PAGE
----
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Friday, September 21, 2012

Acting Locally to Protect the Oceans

By Julie Andersen, July 20, 2012

Erwin_Fillius_Healthy_Namena_ReefHealthy Reef
Photo: Erwin Filius
This trip has been primarily one of outreach and education (for all of us), though we have managed to get into the water now and then. It would be a crime to come to one of the world’s most beautiful reef systems and not spend some time appreciating the splendor.

One of the most stunning places I have ever dove is an area called Namena in Fiji. I remember first diving it 5 years ago and being absolutely blown away.  Sadly, it isn’t often when you revisit a dive site that  you dove years ago and it is as pristine and plentiful as you remember.  Namena certainly didn’t disappoint! Gorgeous, flowing, soft corals, healthy, huge coral heads, brightly colored reef fish, and large schools of silvery predators filled every corner of my mask.

Thursday, September 20, 2012

Spreading a Message of Hope 

By Seru Saumakidonu, July 20, 2012

Litslits Vanuato local school SSCS shark talkPhoto: Simon Ager/Sea ShepherdBeing a volunteer for the past 5 years has really taught me a lot and opened up my mind. From sailing traditionally on our vaka, Uto Ni Yalo, to joining the Sea Shepherd crew on the Brigitte Bardot, which is a dream come true. We are like-minded for sure. I have been involved with our locally managed marine reserve in my village for the past 5 years and to have the opportunity to share this experience with Sea Shepherd and the people of Vanuatu is something that I always wanted to do. Discussing the importance of marine protected areas (MPA’s) with our people of the South Pacific is something truly special.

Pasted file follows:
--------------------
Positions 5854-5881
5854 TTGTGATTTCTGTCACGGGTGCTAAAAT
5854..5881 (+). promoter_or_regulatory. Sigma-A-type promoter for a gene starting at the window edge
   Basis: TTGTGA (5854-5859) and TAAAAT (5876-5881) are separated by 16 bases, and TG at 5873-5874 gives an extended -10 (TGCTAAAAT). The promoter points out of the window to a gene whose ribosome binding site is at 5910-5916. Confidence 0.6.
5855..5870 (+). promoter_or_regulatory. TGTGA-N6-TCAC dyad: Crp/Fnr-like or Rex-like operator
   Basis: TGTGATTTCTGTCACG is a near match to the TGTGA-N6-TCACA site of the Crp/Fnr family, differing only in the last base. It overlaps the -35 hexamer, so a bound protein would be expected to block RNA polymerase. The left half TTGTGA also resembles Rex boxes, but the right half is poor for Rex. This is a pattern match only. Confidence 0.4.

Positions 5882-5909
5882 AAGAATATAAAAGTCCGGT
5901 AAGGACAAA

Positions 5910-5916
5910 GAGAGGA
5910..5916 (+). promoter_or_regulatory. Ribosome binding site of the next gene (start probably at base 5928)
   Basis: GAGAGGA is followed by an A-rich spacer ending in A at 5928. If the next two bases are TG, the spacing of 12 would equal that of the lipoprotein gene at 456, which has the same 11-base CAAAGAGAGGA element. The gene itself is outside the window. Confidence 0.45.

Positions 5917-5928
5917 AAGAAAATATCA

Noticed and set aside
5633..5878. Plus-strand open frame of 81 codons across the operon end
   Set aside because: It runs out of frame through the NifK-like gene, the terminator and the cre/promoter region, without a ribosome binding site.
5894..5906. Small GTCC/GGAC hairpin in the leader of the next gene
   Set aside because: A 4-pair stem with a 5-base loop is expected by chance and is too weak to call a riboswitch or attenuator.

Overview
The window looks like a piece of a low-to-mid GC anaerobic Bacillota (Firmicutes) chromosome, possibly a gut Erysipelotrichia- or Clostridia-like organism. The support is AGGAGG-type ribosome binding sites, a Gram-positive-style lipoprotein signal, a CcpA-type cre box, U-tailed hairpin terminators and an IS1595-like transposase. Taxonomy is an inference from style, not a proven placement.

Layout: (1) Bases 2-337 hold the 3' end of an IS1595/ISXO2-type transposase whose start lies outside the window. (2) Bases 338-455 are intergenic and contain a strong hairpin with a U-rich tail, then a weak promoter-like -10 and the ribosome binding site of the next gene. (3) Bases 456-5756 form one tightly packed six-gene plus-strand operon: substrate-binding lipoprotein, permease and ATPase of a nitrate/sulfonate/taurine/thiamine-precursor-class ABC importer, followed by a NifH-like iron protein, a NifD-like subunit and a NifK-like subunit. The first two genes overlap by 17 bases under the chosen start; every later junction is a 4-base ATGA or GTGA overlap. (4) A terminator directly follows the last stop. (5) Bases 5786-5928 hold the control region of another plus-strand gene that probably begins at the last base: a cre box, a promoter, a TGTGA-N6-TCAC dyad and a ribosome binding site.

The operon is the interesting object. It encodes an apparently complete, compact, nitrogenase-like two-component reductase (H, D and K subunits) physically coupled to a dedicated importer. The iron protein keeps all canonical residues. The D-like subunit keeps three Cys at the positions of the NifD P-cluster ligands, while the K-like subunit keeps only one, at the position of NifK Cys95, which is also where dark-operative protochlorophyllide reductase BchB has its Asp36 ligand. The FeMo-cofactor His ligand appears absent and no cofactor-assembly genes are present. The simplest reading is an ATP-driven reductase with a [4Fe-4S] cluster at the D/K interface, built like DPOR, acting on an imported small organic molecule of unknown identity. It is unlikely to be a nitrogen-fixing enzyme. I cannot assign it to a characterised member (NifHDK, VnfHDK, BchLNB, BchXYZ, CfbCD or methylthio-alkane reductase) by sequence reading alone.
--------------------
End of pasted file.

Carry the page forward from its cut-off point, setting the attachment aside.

Friday, September 14, 2012

Sea Shepherd Takes Tongan Kids To Meet Their First Whales

By Sarah Fisk, August 11, 2012

Simon Ager Whale WatchingWhale Watching
Photo: Simon Ager/Sea Shepherd
Whale watching in the Kingdom of Tonga- a dream of ocean lovers around the world. For those of us lucky enough to come here to snorkel with Humpback whales, it is a life changing experience. There is nothing quite like floating on the surface of the sea looking down through your mask at nothing but shifting, flowing blue-green infinity all around. Then having a creature the size of a bus enter your field of vision and move by, rolling their massive body so as to look you in the eye with intelligence and curiosity.